5:05 p.m.

Anu Bose Head, Ottawa Office, Option consommateurs

Our submission in August was based on more optimistic forecasts of recovery.

In his speech to the Windsor–Essex Chamber of Commerce, Bank of Canada Governor Mark Carney indicated that even though our recovery was far stronger than that of our G-7 peers, it was due largely to short-term recovery in housing and consumer spending and to the federal government's two-year stimulus program.

Consumer spending and government spending are not expected to provide the same degree of stimulus to the economy as before. The Conference Board of Canada recently reported that the consumer confidence index fell for the fourth straight month. Currently it is at 18.5 points below where it stood in January, when the recovery was stronger.

5:05 p.m.

Executive Director, Option consommateurs

Michel Arnold

Canadian households are carrying an increasing amount of personal debt. Debt as a proportion of disposable income of Canadian households has reached a high of 146% in the first quarter of this year. This means that for every dollar earned, a Canadian household owes $1.46. Meanwhile, the rate of personal bankruptcies has increased significantly. According to the latest report from the Certified General Accountants Association of Canada (CGA), it rose from 20.5 per 10,000 inhabitants in 1990 to 56.6 in 2010. Today, many families are afraid of being unable to repay their mortgages or to meet their other obligations. Obviously, this has an impact on their behaviour as consumers. Consumer spending accounts for more than 60% of Canada’s GDP.

The same report by the CGA noted that households are increasingly using credit to buy the same quantity of durable goods and more likely to use credit to finance their current consumption. The situation of vulnerable consumers is more troubling. By this we mean the unemployed, working poor, single parent families, seniors and students.

In Canada, the recovery in employment is modest. According to Mr. Carney, if the country has regained all of the 400,000 jobs lost during the recession, this statistic should be interpreted with caution as often many of the jobs generated are part-time. Furthermore, well-paid jobs in manufacturing are now a thing of the past.

According to the demographics, an aging population will result in increased spending for health care, retirement benefits and other benefits for these citizens. Retirement incomes have been adversely affected by the economic downturn, even in the middle class seniors with savings. In addition, older workers have difficulty finding employment. The harmful effects of long-term unemployment on family dynamics are well known. According to Citizens for Public Justice, approximately 500,000 Canadians have exhausted their EI benefits without finding new work. The same source reports that food and shelter prices have increased faster than the overall consumer price index.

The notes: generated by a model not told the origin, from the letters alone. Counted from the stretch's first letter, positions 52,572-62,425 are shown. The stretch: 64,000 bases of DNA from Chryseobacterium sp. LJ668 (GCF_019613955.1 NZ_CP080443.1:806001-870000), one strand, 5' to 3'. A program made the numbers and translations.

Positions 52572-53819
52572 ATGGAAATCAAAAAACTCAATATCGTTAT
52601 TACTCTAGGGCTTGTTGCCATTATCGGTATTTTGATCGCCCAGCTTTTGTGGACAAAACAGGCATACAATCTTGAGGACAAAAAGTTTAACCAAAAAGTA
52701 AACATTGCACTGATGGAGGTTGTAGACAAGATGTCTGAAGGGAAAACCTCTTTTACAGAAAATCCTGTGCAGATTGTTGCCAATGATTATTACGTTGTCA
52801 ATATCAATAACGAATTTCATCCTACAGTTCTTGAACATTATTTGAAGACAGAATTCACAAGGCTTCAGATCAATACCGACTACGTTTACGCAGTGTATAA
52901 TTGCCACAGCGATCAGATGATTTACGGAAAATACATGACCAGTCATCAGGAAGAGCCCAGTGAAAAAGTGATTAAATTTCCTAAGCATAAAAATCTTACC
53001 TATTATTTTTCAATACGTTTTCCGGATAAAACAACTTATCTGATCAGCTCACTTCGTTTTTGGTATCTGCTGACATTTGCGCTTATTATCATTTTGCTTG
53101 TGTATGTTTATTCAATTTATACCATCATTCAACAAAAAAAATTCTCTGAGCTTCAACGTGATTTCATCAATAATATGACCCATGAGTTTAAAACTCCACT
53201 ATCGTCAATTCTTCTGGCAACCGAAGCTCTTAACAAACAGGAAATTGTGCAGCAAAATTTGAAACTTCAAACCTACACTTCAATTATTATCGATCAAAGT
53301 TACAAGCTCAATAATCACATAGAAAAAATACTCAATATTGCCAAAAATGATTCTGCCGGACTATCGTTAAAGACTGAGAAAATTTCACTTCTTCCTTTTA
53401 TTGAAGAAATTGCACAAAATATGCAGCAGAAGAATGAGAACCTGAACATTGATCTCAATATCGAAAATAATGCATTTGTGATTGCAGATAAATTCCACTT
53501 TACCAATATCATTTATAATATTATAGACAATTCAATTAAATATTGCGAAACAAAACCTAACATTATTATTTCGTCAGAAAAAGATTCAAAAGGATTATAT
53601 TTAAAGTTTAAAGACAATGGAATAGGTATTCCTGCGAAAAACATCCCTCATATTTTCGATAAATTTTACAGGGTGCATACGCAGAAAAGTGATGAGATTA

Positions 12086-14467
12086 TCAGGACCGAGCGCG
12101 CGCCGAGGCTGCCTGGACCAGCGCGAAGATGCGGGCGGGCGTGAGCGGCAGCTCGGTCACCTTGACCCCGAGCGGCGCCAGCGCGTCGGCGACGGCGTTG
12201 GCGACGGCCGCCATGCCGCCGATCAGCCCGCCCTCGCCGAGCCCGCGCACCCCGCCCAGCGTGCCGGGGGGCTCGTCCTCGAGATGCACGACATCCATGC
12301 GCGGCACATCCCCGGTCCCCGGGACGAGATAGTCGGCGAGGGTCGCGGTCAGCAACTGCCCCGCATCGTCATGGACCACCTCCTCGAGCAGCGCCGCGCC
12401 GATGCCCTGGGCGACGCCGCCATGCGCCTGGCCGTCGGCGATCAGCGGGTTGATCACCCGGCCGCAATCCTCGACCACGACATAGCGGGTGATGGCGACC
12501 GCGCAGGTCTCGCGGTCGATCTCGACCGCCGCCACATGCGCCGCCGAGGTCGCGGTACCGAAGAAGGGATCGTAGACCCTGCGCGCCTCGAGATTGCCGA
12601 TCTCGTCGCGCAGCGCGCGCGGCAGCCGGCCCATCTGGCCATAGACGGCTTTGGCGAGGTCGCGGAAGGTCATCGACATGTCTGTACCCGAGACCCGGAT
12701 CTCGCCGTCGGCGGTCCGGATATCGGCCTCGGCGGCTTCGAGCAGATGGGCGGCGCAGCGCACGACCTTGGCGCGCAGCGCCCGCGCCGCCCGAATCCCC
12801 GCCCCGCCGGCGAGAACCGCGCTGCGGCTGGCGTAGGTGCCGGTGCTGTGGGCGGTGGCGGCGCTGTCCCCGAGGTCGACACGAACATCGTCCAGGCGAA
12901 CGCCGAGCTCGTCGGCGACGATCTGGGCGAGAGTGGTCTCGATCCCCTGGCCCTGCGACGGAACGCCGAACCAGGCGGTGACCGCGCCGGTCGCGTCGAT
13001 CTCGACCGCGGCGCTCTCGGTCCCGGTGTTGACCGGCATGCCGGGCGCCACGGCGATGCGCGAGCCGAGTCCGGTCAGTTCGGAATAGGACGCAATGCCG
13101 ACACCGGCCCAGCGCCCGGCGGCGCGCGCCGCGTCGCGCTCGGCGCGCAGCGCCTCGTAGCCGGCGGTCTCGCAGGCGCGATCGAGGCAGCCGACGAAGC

5:10 p.m.

Conservative

The Chair Conservative James Rajotte

You have one minute.

5:10 p.m.

Executive Director, Option consommateurs

Michel Arnold

Option consommateurs is concerned about the widening social inequality in the country and, as a result, I would like to make a few recommendations for the budget.

The first recommendation is to eliminate the employment insurance waiting period and extend the benefit period to meet the changing nature of unemployment in Canada.

Then, our second recommendation is to convene a job creation summit with participation of all stakeholders, from provincial premiers to representatives of unemployed workers.

It is also important to rigorously assess all retraining programs for relevance to the job market and for value for money for taxpayers' dollars. Literacy, numeracy and financial literacy should be part of all retraining programs.

We propose increasing the maximum benefit payable under the GIS (guaranteed income supplement) program, to increase the GST credits and, finally, to use the powers given to the Minister of Finance to reduce the imbalance between large institutions and individuals by ensuring that issuers of credit cards increase minimum payments balances.

Of course, you'll find more recommendations in our submission, particularly on safeguarding and improving the health and safety of consumers, the terms and conditions for student loans, eliminating the problem of chronic underemployment among highly skilled immigrants.

I am now ready to answer your questions.

5:10 p.m.

Conservative

The Chair Conservative James Rajotte

Merci beaucoup.

We will go next to McGill University, please.